Session 3 Details (Wednesday, September 25, 8:30am – 10am)
Persian Terrace Room: GIS and Drones
|Title:||UAV-Based High Spatial Resolution Monitoring of Soil Surface Temperature and Moisture During the Grape Growing Season in a Vineyard|
|Presenter(s):||Tao Tang (State University of New York, Buffalo State)|
Dr. Tao Tang is a Professor of GIS and geography at State University of New York (SUNY) – Buffalo State, Buffalo, NY. He earned his Ph.D. at University of Wisconsin-Milwaukee in 1997. He studied GIS and physical geography under the supervisions of professors Michael J. Day and William E. Huxhold. Prior to Ph.D. degree, Dr. Tang also earned two Master’s degrees, one from University of Guelph, Ontario, Canada; and the other from the Institute of Geographical Science and Natural Resources Research, Chinese Academy of Sciences & University of Science and Technology, Beijing, China. Dr. Tang is also an Adjunct Associate Professor, State University of New York (SUNY), University at Buffalo. Dr. Tang served as a board member for both the New York State GIS Association and the International Association of Chinese Professionals in GIS (CP-GIS) previously. Dr. Tang’s current research and applied research interests are drone remote sensing, LiDAR remote sensing, 3D-GIS, and Spatial Statistical Analysis in GIS.
UAV based RGB and thermal infrared remote sensing is rapidly becoming a useful tool for monitoring crop and soil temperature and water status for precision farming. Thermal infrared sensor can quickly determine the surface temperature of crops and soils, while high resolution RGB or color images allow to build digital surface elevation models. The objectives of this study are: 1) flying drone to collect RGB and Infrared images during the growing season; and 2) producing high resolution RGB and infrared mosaics, and DSMs in helping farmers to predict soil surface temperature and moisture.
The vineyard is located in Eden Valley, Erie County, New York. A total of four aerial surveys were conducted during the growing season of 2018 from May to August. Both RGB and infrared images, and the DSMs were processed using Pix4D. A comprehensive soil moisture prediction index (SMPI) model was proposed based on previously published models of normalized difference water index (NDWI) and topographic wetness index (TWI). This model combines factors both radiant reflection properties by moisture bearing surface and vegetation and the micro-topographic positions in the field. The digital maps of SMPI show that the low moisture content areas are mainly concentrated in the northeast part of the farm during May. The low moisture stress intensity decreased, but the distribution of relative low moisture content areas increased from May to June and from June to July. The drone remote sensing predictions are coincident with those ground sample tests.
|Title:||Landfill Delineation – Using UAVs to Locate and Measure Landfills|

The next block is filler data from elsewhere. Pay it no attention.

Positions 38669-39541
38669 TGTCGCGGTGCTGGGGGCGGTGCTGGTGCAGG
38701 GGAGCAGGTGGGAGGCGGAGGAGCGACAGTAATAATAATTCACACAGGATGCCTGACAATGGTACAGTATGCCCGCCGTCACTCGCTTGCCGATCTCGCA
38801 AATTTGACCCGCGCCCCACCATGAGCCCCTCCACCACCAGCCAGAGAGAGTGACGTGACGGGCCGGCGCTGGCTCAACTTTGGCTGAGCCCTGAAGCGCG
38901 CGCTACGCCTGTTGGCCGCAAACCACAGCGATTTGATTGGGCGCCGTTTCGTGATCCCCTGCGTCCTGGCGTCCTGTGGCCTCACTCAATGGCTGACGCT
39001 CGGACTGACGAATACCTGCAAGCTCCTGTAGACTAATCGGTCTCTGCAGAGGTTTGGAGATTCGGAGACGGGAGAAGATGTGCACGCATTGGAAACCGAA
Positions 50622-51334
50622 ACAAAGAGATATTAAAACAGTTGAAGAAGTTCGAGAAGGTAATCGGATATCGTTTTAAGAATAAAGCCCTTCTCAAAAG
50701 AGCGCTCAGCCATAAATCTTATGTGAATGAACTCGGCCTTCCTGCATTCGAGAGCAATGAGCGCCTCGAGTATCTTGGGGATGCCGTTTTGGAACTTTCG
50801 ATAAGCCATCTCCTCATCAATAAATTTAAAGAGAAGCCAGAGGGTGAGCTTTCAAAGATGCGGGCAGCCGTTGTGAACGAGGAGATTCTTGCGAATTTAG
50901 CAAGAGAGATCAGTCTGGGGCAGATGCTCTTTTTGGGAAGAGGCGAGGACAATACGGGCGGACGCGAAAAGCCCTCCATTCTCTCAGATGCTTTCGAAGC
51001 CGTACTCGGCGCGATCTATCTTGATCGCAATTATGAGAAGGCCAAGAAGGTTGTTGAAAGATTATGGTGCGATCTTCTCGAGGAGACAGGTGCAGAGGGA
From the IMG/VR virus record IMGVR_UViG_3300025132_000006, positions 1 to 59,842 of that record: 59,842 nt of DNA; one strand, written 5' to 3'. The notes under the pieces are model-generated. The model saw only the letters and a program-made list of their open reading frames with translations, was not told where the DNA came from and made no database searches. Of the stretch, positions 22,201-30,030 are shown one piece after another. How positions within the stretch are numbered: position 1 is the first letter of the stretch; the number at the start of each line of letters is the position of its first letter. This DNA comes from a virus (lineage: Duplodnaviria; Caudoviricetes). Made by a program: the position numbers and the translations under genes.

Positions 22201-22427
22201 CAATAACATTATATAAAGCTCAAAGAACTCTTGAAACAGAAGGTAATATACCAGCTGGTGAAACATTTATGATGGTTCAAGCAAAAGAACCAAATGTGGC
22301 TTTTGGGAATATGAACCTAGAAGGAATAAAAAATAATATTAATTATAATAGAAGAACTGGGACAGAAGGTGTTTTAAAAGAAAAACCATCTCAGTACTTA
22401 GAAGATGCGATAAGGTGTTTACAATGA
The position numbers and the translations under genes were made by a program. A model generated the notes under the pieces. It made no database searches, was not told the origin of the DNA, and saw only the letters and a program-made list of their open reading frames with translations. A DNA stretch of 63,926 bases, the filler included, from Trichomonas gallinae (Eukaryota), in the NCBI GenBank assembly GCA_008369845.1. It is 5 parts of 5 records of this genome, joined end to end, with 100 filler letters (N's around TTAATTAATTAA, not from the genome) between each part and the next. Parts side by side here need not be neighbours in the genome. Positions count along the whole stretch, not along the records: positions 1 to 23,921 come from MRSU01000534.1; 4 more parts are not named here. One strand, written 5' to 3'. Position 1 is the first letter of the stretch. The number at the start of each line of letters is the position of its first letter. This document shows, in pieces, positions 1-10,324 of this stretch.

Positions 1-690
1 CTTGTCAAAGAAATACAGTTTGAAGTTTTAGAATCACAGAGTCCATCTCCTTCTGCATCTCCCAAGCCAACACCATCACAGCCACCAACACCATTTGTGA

|Presenter(s):||Jason Newton (OBG Part of Ramboll)|
|Abstract:||The delineation of historic and unmaintained landfills can be a difficult, dangerous, and time-consuming task. With the recent changes in FAA regulations concerning the operation of UAVs, that task, in some cases, can now be done faster, safer, and more accurately. This presentation will cover the basics of UAV operations, mission planning, data collection, and the use software such as PIX4D and Drone Deploy to create and interpret surface models in order to delineate landfill boundaries and volumes. To illustrate this process a recent project that uncovered the boundaries of an asbestos contaminated C&D landfill with be reviewed.|
|Title:||Innovative Techniques for Small Area Mapping Using Drone and LIDAR|
|Presenter(s):||Bill Gutelius (Qntfi, Inc.) and Scott Harrigan (Harkin Aerial)|
The emergence of low-cost, easy to operate unmanned aerial vehicles (UAV/drones) has enabled a new opportunity for small area data collection, especially for topographic mapping. With the addition of compact and lower-cost LIDAR sensors, the option to deploy these same small sensor packages on drones allows users to collect 3D data for not only topography, but also the vertical built environment (i.e. cell towers, electric transmission lines, buildings, etc.).
Recently, ground-based and airborne LIDAR systems have begun to take advantage of sophisticated algorithms (developed within the robotics industry) to provide ?on-the-fly? laser scan registration. These new algorithms employ Simultaneous Localization And Mapping (SLAM) process techniques to render continuous 3-dimensional output of the environments in which the sensors are carried, driven or flown through.
We will present a set of techniques that will assist interested topographers and GIS data users in acquiring inexpensive, enhanced 3-dimensional data, readily ingestible into a GIS system for various applications such as: indoor GIS, asset management, forest inventory, critical infrastructure, DEMs and simplified hydrologic delineation. Further, we will present a simplified approach to collecting ground control data using field deployable targets. We will show how using this method will allow users to quickly and easily geo-register their aerial SLAM-LIDAR data.
Canandaigua Room: Census Data
|Title:||How GIS is Used to Prepare for the 2020 Census|
|Presenter(s):||James Bogart (United States Census Bureau)|